Wednesday, January 19, 2005

Furry Snarks All About

Senses of humor: what are they? How many are there? Where do they come from? Why do some people seem not to have them? Why do Germans like toilet jokes so much? Why is George Bush so snarky? How did snarky get to be a word? Why did the expression "elephant that sticks to the roof of your mouth" make me squirt Pepsi out my nose, once?

Those are just some of the questions I have no answer for. I wanted to devote today's column to things I don't know. But that's such a big subject I've had to narrow it down to just the things I don't know that have recently come to my attention.

In particular, as I was telling my life story to a captive audience last week, it dawned on me that although I was talking about dreadful, horrible, catastrophes that had befallen me in my innocent childhood, I was breaking out into giggles. I was talking about disaster after disaster happening to a poor defenseless child, the sort of stories that can make grown men cry. But since it all happened to me over fifty years ago I was on the verge of giggling like any three teenage girls in the same room.

Another odd sense of humor is the Seinfeld sense. I'm not speaking of the Seinfeld stand-up sense of humor, but the Seinfeld sit-com sense of humor. I watch reruns of Seinfeld, the sit-com, all the time. While I watch, Anitra "Netmama" Freeman, Upon Whose Kitchen Floor I Have Sometimes Slept, is almost always trying to surf the internet while at the same time holding her hands over her ears and making "la-la" noises to block out the Seinfeld dialog. To sweet caring sensitive Anitra, the Seinfeld dialog is mean and Seinfeld characters are the dregs of human society and she finds nothing funny about them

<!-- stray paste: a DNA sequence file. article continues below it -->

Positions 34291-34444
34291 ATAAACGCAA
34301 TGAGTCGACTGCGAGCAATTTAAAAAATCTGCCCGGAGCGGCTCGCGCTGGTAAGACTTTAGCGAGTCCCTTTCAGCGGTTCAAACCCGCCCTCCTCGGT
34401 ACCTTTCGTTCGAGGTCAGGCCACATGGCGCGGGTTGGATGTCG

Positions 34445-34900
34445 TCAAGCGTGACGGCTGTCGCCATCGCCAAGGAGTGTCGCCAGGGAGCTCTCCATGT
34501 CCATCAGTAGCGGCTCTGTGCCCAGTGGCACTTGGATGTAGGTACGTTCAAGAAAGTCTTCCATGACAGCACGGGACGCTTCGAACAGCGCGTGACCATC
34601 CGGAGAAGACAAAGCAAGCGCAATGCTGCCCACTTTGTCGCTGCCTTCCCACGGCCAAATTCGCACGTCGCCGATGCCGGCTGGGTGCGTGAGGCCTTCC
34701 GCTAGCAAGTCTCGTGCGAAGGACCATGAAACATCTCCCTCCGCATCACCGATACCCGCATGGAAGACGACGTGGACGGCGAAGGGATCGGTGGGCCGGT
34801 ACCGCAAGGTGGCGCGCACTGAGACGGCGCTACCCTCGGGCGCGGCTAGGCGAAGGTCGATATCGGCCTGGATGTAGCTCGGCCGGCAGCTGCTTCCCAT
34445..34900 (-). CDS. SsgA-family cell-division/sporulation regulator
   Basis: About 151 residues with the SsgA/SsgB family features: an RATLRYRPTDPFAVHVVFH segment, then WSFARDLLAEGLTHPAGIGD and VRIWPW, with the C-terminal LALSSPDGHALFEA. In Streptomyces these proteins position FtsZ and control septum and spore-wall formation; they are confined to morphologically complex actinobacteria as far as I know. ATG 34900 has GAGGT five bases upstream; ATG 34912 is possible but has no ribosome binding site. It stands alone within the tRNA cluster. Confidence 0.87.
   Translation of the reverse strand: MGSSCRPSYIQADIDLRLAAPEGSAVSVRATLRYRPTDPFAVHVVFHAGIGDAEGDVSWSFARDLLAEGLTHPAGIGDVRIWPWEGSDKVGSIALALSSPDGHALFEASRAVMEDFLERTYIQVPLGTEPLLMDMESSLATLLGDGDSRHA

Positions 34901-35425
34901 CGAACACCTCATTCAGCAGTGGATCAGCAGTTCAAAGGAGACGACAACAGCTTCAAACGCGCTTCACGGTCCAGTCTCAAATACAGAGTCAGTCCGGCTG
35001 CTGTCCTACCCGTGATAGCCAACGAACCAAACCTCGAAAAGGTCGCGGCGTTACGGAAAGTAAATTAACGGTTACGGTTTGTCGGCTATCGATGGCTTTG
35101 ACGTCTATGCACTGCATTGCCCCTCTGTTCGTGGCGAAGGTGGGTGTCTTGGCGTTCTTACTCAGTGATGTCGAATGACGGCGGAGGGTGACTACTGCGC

Whereas, to me, the Seinfeld dialog is mean and Seinfeld characters are the dregs of human society, and I laugh and laugh no matter how often I see them.

Perhaps what got me thinking about this is the latest issue of Time Magazine, which has a set of short stories that all amuse me.

First, there's the PETA fur coat story. PETA (People for the Ethical Treatment of Animals) has organized boycotts of stores selling fur coats, even stores selling only vintage fur coats. But they also give fur coats away to the homeless. Now they are giving fur coats to homeless people in Iraq and Afghanistan.

Now, speaking of things I do not know, "eccentric former basketball star" Dennis Rodman has something called the Dennis Rodman Foundation, which helps the homeless. I did not know that. But I guess I know it now, because Dennis heard about how PETA was helping the homeless stay warm by giving them clothes made from tortured animals, and thought "I'm down with that," or something to that effect, so he agreed to participate in PETA's "I'd Rather Go Naked Than Wear Fur" campaign.